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Investors and regulators are keen to understand how companies are addressing the impact of climate (both transitional and physical). What risks and opportunities have been identified, what assumptions have been made in their analysis and how have strategies been flexed or redefined to minimise risks and maximise opportunities?

Our key financial regulators and standard setters, ASIC, APRA and the ASX Corporate Governance Council, have all recently issued guidance emphasising the importance of considering climate change – not just as a matter of corporate sustainability reported outside of annual reports but as a matter that should be considered as part of the preparation of the annual reports. Guidance developed jointly by the AuASB and AASB indicate a need to describe how material climate risks have been considered in the Financial Statements and therefore be subject to audit.

Assessing how, when and where climate risks and opportunities may impact your business model is a critical first step. Disclosure of these potential impacts and your strategic responses in your Annual Report and Financial Statements is the second.

Climate disclosures within the Annual Report – An Australian focus (PDF 1.9MB) is a guide to help businesses communicate the impacts of climate on their business models, strategy, financial performance, and future prospects in their Annual Reports and Financial Statements. It will help you navigate the different disclosure requirements and recommendations applicable in Australia that may be impacted by climate risks.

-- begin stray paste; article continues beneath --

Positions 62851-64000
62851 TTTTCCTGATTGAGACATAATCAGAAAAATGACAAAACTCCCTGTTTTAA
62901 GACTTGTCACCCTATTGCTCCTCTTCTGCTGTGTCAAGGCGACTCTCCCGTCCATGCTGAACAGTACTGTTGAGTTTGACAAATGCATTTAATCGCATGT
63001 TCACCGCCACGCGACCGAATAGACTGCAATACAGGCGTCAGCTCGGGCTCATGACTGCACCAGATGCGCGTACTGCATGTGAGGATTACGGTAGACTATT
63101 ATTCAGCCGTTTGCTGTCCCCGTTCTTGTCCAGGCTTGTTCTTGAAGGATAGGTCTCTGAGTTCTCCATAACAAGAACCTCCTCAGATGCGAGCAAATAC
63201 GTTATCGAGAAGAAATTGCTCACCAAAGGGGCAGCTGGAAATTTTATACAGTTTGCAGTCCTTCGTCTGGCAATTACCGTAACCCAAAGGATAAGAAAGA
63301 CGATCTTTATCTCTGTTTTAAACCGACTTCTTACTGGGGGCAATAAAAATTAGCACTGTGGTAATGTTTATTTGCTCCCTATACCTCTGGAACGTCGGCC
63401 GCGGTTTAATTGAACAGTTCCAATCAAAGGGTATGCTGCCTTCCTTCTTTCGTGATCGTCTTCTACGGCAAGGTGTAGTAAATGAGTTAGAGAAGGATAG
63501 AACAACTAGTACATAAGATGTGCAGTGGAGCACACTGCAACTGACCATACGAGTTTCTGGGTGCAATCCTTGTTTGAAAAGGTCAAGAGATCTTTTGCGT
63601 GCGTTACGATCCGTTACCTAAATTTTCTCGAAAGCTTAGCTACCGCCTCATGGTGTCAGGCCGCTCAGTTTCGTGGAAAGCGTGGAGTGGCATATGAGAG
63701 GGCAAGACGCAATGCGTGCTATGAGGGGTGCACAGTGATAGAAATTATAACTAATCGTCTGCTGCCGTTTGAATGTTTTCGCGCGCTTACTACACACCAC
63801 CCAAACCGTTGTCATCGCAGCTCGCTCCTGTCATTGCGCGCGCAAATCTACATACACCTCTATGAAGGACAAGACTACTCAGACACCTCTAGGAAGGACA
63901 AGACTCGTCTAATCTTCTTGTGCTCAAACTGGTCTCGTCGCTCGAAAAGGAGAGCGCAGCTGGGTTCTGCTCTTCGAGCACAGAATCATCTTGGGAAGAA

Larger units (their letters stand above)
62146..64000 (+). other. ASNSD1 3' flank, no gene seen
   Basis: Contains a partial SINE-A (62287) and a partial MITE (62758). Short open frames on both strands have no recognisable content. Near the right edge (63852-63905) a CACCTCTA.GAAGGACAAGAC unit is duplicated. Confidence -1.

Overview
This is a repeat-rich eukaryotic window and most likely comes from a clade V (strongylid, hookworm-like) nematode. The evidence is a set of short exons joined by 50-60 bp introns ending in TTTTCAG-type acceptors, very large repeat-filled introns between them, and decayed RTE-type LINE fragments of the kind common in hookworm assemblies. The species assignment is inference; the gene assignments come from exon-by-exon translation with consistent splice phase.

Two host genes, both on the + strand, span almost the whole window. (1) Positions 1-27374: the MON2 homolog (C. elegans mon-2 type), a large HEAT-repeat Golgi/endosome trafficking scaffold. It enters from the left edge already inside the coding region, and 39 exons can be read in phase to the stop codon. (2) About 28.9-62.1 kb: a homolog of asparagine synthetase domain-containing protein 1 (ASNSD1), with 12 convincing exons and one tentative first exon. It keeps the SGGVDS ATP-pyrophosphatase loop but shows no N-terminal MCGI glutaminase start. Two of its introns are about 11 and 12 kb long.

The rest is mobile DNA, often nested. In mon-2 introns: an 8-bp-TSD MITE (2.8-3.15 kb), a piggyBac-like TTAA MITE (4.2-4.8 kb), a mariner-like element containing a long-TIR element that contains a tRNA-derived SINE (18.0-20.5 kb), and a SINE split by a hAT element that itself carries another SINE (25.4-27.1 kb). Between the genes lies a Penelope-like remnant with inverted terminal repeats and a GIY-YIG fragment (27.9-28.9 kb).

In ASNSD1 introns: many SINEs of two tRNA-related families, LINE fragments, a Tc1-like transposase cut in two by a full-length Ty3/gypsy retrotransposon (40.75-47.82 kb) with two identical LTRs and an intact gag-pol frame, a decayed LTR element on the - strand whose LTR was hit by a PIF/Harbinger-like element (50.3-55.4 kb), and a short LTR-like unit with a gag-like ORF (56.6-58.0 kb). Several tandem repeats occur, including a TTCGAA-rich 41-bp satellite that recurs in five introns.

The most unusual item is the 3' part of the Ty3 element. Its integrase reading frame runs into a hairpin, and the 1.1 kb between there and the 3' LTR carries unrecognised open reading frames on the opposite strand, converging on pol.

Key facts

  1. Climate risk is here – climate change is impacting current corporate strategies, valuations and investor decisions.
  2. Climate risks may be material even if you do not think they are – materiality is assessed from a user's perspective.
  3. Regulators expect climate impacts to be disclosed in the Annual Report – climate risk impact on governance, business model, strategy, risk management, and performance and prospects should be made in the your Annual Report (where material).
  4. Disclose impacts and key assumptions in the Financial Statements – assets and liabilities should be measured and recognised taking into account the impact of climate change. Material climate related assumptions and associated uncertainties should be disclosed even if there are no quantitative impacts on recognised balances.
  5. Be consistent – disclosures in the Financial Statements need to be consistent with statements and strategies outlined in the Front-end of your Annual Report (where relevant and material to a user's understanding).

Connect with us

Please contact us if you'd like to discuss this report, your climate change strategy or ESGs.